Many arts organizations will have just ended their fiscal years or will do so later this summer. Most of us who run arts organizations are happy our fiscal years have ended, are tired (if not exhausted) from the challenges of the past twelve months, and thinking about the year ahead with a mixture of excitement and dread. We cannot wait to see the new work our organizations will create but we also cannot believe we have to reset the odometer back to zero and find all the resources we need to make the art happen.
Unfortunately, both the lethargy we experience after the season is over and the vacations that inevitably are taken in the summer months conspire to reduce the amount of institutional marketing we can easily mount when the season has just ended.
Before most of our donors and board members leave for their summer holidays, we should be communicating all the many achievements of the previous season. Which new works were produced? Where did the company tour? How many children were affected by educational programs? What were highlights of press coverage and critical response from the past season? What institutional advancement was achieved: Was a new facility opened? Were new board members added? Was new senior staff hired? Was a strategic plan completed?
While some arts organizations produce a slick annual report, these are typically only completed six months after the end of the fiscal year. By the time they are distributed, they feel like history books since so much has happened since the events that are included in the document. And annual reports can be expensive to write, design and produce.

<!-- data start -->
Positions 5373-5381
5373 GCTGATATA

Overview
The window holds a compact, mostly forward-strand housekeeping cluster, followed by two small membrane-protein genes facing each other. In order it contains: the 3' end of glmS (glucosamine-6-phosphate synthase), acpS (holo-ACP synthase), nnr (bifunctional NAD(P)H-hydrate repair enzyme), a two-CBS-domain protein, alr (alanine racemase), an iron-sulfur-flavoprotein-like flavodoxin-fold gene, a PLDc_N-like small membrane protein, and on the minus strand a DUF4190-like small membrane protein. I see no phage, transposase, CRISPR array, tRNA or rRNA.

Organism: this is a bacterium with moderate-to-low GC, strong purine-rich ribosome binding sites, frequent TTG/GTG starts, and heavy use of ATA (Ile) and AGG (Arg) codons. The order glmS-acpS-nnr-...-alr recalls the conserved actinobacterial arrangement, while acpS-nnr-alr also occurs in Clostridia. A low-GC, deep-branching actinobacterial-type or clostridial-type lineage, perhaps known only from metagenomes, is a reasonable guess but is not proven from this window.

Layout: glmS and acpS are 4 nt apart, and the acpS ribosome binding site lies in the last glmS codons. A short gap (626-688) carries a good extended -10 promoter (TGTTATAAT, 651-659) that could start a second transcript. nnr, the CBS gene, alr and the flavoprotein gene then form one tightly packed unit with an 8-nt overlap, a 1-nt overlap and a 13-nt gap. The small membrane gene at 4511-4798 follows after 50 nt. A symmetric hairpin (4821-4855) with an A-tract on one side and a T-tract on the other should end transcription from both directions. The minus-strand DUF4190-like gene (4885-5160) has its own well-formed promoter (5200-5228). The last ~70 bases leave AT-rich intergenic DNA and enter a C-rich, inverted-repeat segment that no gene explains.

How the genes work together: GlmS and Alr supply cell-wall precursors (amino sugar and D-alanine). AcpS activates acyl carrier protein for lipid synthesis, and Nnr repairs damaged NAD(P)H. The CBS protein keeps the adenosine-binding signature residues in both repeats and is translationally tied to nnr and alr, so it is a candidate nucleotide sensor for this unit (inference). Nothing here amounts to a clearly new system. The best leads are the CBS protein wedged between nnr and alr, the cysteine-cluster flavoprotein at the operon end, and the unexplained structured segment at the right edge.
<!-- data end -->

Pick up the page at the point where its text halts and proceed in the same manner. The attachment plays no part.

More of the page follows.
I suggest an alternative: Send a clear, concise well-formatted email that focuses on highlights from the season, including some photographs, to donors (and key prospects), volunteers, board members, subscribers and key press. This is a very inexpensive and easy way to celebrate the year just finished.
Make sure to also announce fiscal results if they are positive; good financial results suggest to donors that the organization is managed and governed responsibly and that contributions will be well spent. One organization I know well just finished a second year in a row with a surplus. Yet when a major publication wrote a large story about the recent challenges facing this institution, these positive fiscal results were not mentioned. This was a huge opportunity lost to convince donors that the institution had truly turned a corner.
One last suggestion: if one does produce a season-ending ending email, make sure that it ends with a look ahead. What will be the big productions of the coming year? What special events are going to be staged? What new educational initiatives are about to be implemented?
While a review of the past year will create an image of excellence and accomplishment, donors and audience members are far more interested in what is coming next. We need to send them off for the summer eagerly anticipating their engagement with us in the months ahead.